Marketplace Scratch Pad

It’s a dirty job, and no one wants it

Scott Jagow Apr 16, 2009

While Florida is trying to save the yacht and plane industry, Maryland is worried about crabs. Crab-picking season just got underway, and despite the unemployment rate, it’s a job no one wants to do. So, guess where the seafood industry might turn?

Prison.

From today’s Baltimore Sun:

This week, members of the Chesapeake Bay Seafood Industries Association toured facilities – the women’s prison in Jessup and the prerelease unit for women in Baltimore – to see whether there is a way to have inmates do the low-paying work, potentially saving one of the state’s signature industries.

Crab-picking in these parts has traditionally been done by women. Hence, the search for female inmates. But there could be logistical problems. The crabs that need picking are 2 and a 1/2 hours away from the prison.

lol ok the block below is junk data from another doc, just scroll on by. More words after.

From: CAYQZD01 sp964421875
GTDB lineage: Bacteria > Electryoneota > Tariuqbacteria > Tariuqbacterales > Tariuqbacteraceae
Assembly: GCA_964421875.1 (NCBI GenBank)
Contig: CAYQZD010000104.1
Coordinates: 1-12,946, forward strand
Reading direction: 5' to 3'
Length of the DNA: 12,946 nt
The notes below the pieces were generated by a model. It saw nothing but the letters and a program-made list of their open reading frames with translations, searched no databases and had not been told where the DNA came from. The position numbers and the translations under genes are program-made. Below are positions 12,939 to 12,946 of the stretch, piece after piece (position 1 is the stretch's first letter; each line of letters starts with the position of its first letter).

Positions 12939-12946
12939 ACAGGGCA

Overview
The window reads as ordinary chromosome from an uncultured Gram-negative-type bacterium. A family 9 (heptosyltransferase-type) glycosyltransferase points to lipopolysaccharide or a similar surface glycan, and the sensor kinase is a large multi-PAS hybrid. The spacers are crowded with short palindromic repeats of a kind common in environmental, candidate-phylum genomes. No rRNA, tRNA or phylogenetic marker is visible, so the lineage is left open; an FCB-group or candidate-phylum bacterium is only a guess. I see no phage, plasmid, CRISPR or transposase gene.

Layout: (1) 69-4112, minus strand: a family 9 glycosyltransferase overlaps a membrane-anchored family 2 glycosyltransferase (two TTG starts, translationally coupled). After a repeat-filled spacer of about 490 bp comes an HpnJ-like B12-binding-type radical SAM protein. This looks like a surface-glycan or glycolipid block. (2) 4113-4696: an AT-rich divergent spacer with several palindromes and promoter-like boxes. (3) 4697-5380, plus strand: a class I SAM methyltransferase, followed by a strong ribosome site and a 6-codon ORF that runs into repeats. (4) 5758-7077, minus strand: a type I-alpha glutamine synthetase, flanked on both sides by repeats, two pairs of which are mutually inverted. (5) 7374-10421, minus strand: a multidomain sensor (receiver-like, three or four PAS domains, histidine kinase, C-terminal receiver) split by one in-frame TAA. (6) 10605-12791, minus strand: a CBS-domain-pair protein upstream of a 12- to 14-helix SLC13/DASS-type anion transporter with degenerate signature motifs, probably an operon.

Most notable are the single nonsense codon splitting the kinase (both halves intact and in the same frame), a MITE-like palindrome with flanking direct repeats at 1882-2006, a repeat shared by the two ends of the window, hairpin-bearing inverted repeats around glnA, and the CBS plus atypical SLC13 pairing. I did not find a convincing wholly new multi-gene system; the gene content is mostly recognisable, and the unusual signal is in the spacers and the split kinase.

The industry is desperate. Seasonal workers from Mexico and other countries have been doing the work, but this year Congress limited the number of H2B visas available, and only one of Maryland’s 21 crab processing plants got visas this year:

Industry officials say they aren’t expecting many local residents to seek the jobs, despite the down economy and rising unemployment.

“The younger generation doesn’t want to do a seasonal job, a not-glamorous job,” said Bill Sieling, executive director of the Chesapeake Bay Seafood Industries Association. “It’s not the kind of jobs people go out and clamor for.”

The jobs are there for the taking, but if no one wants them, it’s likely prisoners will get the $7-10 an hour wage.

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